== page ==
Check PHP syntax error in PHP.

This sounds much like “Inception” right?

Well a week ago I had the need to implement a PHP syntax check in PHP, to be more precise inside a PrestaShop (PS) module.

After a little bit of “googling” I stumbled upon a StackOverflow comment showing the solution I needed. Actually I missed the original link so I’m posting this pearl as a “bump” just to help spread the solution. I don’t own any credits 😉

Continue reading “Check PHP syntax error in PHP.”

error_log all the things! (in Prestashop)

William Edwards Deming once said: "You can’t manage what you can’t measure.“

I find this statement pretty similar to: "If I can’t var_dump I can’t fix”.

Actually this statement is just a bit stronger than Deming’s one but I find it true in most of the cases.

It doesn’t matter if code is properly written and TDD and/or BDD are actually used. When a program begins to work unexpectedly, one of the things that is usually done to shed some lights on the problem is to put some “log” directives here and there and look at the results.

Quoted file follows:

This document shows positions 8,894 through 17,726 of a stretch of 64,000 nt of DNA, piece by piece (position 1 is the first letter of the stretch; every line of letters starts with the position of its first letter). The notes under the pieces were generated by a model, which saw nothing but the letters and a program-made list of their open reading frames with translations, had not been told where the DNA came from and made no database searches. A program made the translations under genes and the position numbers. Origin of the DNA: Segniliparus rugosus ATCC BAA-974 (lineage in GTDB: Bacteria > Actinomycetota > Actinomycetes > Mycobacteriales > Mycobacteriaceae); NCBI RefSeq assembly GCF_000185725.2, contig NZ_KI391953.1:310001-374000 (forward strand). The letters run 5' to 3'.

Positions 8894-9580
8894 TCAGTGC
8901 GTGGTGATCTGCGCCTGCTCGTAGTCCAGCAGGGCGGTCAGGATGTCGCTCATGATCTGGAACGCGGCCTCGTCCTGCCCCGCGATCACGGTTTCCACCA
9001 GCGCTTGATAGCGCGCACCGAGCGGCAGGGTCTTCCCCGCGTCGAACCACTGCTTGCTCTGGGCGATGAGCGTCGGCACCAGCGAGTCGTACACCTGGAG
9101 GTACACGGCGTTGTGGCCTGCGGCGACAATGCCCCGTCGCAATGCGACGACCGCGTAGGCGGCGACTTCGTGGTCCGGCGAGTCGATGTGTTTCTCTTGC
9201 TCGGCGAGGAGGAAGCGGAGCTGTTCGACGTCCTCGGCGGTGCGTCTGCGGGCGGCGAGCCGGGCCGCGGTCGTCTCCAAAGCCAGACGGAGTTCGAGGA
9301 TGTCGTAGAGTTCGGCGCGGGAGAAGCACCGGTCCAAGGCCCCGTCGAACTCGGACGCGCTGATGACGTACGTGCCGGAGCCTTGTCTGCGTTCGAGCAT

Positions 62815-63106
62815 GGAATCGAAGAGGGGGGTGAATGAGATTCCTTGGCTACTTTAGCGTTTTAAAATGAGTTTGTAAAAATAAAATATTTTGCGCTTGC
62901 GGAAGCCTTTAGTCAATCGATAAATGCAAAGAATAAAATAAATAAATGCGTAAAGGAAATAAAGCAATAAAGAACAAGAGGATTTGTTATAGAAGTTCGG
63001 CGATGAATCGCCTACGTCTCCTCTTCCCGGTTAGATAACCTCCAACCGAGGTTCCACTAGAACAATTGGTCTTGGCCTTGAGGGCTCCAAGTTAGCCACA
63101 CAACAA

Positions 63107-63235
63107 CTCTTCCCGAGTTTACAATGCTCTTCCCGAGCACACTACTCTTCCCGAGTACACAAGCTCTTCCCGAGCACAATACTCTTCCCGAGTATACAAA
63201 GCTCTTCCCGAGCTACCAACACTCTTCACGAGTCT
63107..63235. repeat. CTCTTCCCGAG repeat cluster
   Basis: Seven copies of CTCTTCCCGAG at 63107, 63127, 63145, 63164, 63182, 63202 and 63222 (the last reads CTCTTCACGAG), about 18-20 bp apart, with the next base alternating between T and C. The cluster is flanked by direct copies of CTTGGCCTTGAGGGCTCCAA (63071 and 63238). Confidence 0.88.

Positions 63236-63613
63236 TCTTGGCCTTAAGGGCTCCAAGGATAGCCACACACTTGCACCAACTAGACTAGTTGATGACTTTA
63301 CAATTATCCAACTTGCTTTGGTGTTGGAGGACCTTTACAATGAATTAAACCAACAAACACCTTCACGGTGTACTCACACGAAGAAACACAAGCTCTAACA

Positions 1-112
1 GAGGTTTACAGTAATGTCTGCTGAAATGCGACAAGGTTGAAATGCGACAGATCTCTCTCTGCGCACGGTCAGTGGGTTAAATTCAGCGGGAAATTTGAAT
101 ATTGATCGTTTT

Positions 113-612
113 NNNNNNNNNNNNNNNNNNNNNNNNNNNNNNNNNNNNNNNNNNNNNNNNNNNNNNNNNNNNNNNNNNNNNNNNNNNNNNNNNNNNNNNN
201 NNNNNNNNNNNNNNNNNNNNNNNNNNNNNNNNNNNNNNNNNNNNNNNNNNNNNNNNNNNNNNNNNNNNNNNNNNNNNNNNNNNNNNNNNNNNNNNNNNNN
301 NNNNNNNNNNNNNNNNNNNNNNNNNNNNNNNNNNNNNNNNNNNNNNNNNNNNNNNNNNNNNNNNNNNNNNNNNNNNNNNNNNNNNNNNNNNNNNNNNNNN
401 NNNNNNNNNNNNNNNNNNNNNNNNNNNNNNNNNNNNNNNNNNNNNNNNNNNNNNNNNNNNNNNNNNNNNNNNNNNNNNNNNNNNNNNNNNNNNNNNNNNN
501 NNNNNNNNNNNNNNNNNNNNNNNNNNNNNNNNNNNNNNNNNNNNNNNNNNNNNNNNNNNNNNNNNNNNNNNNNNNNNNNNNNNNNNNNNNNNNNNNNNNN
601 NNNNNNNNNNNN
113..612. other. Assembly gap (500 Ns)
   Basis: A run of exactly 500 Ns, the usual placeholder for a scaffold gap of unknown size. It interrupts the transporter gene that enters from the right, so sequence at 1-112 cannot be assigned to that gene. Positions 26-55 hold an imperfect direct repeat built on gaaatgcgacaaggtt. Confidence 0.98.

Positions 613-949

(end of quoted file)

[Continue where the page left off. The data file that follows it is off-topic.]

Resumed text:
This kind of debugging strategy, while being rather primitive, can be very useful in many contexts.

For example if you’re developing something with PrestaShop (PS) (so you’re writing PHP…) you may feel the need to log something inside the apache error log.

This can be easily accomplished by using the PHP function error_log.

But this function  accepts only strings, so in order to log a complex structure like an hash you should first convert it to a string using something like var_dump or print_r.

Sincerely I was expecting some kind of support from PS core functionality but unfortunately this wasn’t the case.

As a result I end up writing a bunch of lines of code to log whatever I need right inside the apache error log.

Here they are:

class Tools extends ToolsCore
  public static function console_log()
    $args = func_get_args();
    $log = '';
    foreach ($args as $arg) {
      $log .= print_r($arg, true);

I simply added a public static function to the Tools class (by properly overriding it) that takes any number of arguments and builds a string by using the print_r function.

The string is eventually logged on the apache error log.

I hope this can be useful to the ones willing to go with the old style debugging 😛